Transit-rights group Save the G sticks up for the city's most maligned line
Thu Dec 1 2005
G-train passengers are used to putting up with a lot of crap. In addition to the ribbing they take from their better-connected friends for riding the "loser line," the MTA has been cutting back service on the train for the better part of two decades. After years of marginalization, G-liners have gotten tough—and organized. Enter Save the G, a conglomeration of riders and community groups based along the G corridor that has been actively fighting—and occasionally beating—the MTA since 2001.
The main sticking point for Save the G, according to the group's organizer and full-time transit-rights advocate Teresa Toro, is the MTA's repeated attempts to permanently terminate the line's service at Court Square in Long Island City, Queens, cutting Brooklynites off from much of Queens and easy transfers to midtown. The MTA has met with community resistance to the plan since the mid-1980s, when Greenpoint resident John Leon successfully rallied the neighborhood to stop the Court Square termination. But it wasn't until the 2001 introduction of the V train that the fight really got ugly. The MTA insisted that service had to be cut in Queens to make room for the new line, but after heated public hearings and town-hall--style meetings organized by Save the G, the MTA backed off and agreed to continue service to Queens nights and weekends, when the V is not running.
"You always want total victory, but we'll take what we can get," Toro sighs. She also points out that, thanks to Save the G's efforts, the MTA installed moving sidewalks at Court Square, helping to shuffle the massive crowds that pour out of the G train daily at rush hour into the 360-foot-long tunnel that connects them to the E and V lines. And in what was likely a preemptive move to placate riders, special turnstiles were installed at Court Square, allowing commuters to make a free "street transfer" to the 7 line. The group's tenacity has impressed one of the city's top transit watchdogs, Straphangers Campaign senior attorney Gene Russianoff, who calls the G train "the punching bag of the Transit Authority." He says, "This seems like a 30-year war. I give [Save the G] high marks for perseverance. They've hung in there when a lot of groups wouldn't have."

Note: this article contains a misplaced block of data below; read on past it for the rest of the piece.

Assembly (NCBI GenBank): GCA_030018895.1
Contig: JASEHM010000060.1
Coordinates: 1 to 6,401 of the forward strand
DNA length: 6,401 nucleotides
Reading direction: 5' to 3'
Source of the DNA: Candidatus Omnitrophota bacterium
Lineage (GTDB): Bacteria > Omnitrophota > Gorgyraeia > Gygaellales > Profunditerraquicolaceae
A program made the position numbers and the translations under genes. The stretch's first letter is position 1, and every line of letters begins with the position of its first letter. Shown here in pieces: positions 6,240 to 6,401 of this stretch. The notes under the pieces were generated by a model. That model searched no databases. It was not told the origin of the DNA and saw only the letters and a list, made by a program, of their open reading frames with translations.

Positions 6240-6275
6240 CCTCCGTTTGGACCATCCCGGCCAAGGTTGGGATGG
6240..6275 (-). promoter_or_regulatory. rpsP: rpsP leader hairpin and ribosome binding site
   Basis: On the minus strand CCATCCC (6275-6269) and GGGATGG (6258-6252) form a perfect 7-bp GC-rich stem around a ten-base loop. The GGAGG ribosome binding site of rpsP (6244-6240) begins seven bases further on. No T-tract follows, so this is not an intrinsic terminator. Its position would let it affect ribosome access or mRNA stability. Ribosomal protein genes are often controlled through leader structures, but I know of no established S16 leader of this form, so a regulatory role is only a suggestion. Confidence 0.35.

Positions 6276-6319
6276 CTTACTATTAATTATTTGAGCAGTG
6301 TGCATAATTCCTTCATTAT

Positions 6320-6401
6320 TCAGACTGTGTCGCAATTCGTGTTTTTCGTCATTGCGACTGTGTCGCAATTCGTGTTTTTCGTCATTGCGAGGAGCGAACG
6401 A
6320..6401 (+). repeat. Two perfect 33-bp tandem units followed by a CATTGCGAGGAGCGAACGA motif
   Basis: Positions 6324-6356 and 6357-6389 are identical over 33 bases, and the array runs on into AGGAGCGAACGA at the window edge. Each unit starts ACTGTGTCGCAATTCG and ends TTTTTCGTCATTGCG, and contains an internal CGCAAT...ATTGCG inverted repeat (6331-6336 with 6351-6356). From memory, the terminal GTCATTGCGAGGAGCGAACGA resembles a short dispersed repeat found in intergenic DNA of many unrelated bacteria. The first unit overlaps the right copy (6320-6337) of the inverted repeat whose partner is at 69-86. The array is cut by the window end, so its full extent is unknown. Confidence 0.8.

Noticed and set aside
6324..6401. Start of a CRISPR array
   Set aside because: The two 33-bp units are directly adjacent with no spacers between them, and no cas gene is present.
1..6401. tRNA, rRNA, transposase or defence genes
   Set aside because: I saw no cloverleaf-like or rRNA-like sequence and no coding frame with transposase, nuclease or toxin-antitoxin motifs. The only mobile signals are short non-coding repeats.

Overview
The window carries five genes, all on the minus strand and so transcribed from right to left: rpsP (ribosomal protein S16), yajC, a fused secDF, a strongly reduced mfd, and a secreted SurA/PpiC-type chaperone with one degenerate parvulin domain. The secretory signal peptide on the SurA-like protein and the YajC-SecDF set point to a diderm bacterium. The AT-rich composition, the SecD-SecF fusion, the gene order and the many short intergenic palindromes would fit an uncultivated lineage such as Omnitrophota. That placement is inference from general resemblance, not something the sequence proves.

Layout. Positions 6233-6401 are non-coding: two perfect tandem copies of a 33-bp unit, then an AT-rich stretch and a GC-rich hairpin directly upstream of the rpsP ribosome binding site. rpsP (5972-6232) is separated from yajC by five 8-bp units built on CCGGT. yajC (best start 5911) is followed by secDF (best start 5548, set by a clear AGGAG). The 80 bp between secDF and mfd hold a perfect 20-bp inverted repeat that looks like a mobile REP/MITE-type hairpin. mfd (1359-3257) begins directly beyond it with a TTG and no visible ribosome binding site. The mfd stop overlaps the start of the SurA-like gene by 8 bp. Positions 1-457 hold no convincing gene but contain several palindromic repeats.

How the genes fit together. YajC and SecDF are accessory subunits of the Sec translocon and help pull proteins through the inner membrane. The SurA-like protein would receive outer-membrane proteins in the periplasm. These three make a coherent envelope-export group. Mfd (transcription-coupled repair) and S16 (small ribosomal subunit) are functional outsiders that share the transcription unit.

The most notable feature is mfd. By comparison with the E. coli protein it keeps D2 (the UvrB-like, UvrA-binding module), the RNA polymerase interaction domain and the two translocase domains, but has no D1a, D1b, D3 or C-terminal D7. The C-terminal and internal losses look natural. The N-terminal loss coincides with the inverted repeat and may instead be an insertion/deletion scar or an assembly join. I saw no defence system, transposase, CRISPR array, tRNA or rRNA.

Still, Toro points out that the "war" is far from over. Rumors have recently swirled on the Straphangers website that the MTA is once again planning to terminate the G at Court Square (the MTA denies this), and the MTA has gone ahead with one person train operation (OPTO) on the G, which many consider dangerous, as it means fewer conductors watching out for public safety. Also, Toro wants to see each G restored to six cars—the number was cut down to four in 2001, in part to use the extra cars to build the V train. Toro says the truncated trains force many commuters to do a dangerous dash to make their connection (according to the MTA, shorter trains mean less time between trains during rush hours). Leon also notes that Greenpoint—where the G is the only option—has seen a population explosion in recent years, so the shorter trains mean crowded cars. With the drumbeat of gentrification growing louder in South Williamsburg and Bedford-Stuyvesant—not to mention major service interruptions on the L—crowding on the G line is only going to increase.
Even as the need for better G service grows, Toro concedes that many of Save the G's goals probably won't be realized anytime soon. Her main concern at the moment is throwing the organization's weight behind a commuter- friendly candidate in the upcoming governor's race. "The MTA is set up as a public authority that really only answers to the governor. Unfortunately we have a governor who has essentially declared disinterest for the rest of his term." She goes on to say that "we would really like any gubernatorial candidate who considers the way the MTA treats its customers."
For more information, go to www.savetheg.org.